With only a handful of recordings as a leader to his credit, vibraphonist Steve Nelson is known much better as a sideman. When he does a recording up-front, the repertoire tends to be far less challenging than his work with other modern mainstream jazz groups, most notably the bands of Dave Holland. That is not to say it is any less heartfelt. On this effort, Nelson asserts himself as one of the premier soloists on his instrument, as he has been for several decades. Check out the bridge work during his original lengthy nine-minute ballad "Sound Essence" or the closing number, the late James Williams waltz "Arioso," and you hear the craft of a thoughtful, skilled, literate master at work. This collectively is a pro's pro quartet, with pianist Mulgrew Miller, bassist Peter Washington, and drummer Lewis Nash succinctly pulling more than their fair share of the load. Miller, always brilliant, facile, and tactful, shines through the simplest version of "Desafinado," a patient reading of "Night Mist Blues," and the more complex quickened bright waltz "Song for Tina," one of three Nelson originals. The pianist's unison playing with the vibes must be heard much more than once. The band rips through "You and the Night and the Music," a barn-burning modern hard bopping take on this well-worn standard if there ever was one. It's uncertain if there has been a vibist minus trumpet or saxophone take of Freddie Hubbard's "Up Jumped Spring," but this shouldn't be the last, with Miller again steadily stoking the coals of Nelson's waltzing terpsichore. This program starts with Nelson coolly blowing stardust all over his original "One Thin Dime," which could eventually become a jazz standard. It's a midtempo blues swinger in a Milt Jackson tone that firmly establishes Nelson's solo acumen heard throughout, and sets the artistic pace for the entire date. Somehow Nelson's recordings leave the listener wanting more, wondering if he is at the peak of his powers. Sound-Effect demonstrates that Nelson is in fact likely close to the top of game -- hopefully there's more in the tank from this wonderful player.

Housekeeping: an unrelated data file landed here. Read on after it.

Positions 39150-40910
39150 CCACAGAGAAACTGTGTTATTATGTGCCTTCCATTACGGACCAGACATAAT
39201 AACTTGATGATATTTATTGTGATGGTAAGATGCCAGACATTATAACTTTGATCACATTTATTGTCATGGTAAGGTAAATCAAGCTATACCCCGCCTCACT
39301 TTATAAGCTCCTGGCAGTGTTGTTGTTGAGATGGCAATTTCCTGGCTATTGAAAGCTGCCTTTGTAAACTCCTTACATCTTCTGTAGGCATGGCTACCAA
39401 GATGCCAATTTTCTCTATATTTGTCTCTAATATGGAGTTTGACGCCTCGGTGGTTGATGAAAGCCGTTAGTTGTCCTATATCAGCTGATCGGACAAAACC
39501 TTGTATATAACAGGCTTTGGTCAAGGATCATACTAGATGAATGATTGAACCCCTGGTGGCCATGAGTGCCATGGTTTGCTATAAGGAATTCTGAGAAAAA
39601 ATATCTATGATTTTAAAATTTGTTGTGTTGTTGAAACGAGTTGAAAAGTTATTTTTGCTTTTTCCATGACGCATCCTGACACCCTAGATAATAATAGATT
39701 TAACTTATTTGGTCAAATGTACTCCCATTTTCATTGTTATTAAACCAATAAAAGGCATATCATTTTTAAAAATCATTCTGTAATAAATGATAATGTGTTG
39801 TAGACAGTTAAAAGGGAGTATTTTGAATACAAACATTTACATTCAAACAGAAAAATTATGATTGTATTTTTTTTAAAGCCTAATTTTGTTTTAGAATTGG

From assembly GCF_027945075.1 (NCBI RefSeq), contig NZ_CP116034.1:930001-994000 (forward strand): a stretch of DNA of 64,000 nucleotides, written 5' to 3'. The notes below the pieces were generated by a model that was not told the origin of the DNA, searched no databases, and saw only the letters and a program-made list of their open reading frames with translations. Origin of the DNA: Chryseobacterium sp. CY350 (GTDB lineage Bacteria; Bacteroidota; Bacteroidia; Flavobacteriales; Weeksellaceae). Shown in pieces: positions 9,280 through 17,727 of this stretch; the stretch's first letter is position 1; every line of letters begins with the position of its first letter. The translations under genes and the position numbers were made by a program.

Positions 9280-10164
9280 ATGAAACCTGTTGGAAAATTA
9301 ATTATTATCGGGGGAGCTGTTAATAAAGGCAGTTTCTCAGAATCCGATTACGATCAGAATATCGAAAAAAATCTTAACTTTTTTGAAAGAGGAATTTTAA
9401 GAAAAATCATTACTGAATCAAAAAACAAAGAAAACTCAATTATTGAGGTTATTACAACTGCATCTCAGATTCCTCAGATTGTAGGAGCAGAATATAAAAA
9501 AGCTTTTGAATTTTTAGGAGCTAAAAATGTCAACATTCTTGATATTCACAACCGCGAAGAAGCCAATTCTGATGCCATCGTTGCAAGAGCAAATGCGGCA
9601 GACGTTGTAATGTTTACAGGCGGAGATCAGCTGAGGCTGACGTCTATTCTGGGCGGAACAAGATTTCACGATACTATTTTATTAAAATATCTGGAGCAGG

by Michael G. Nastos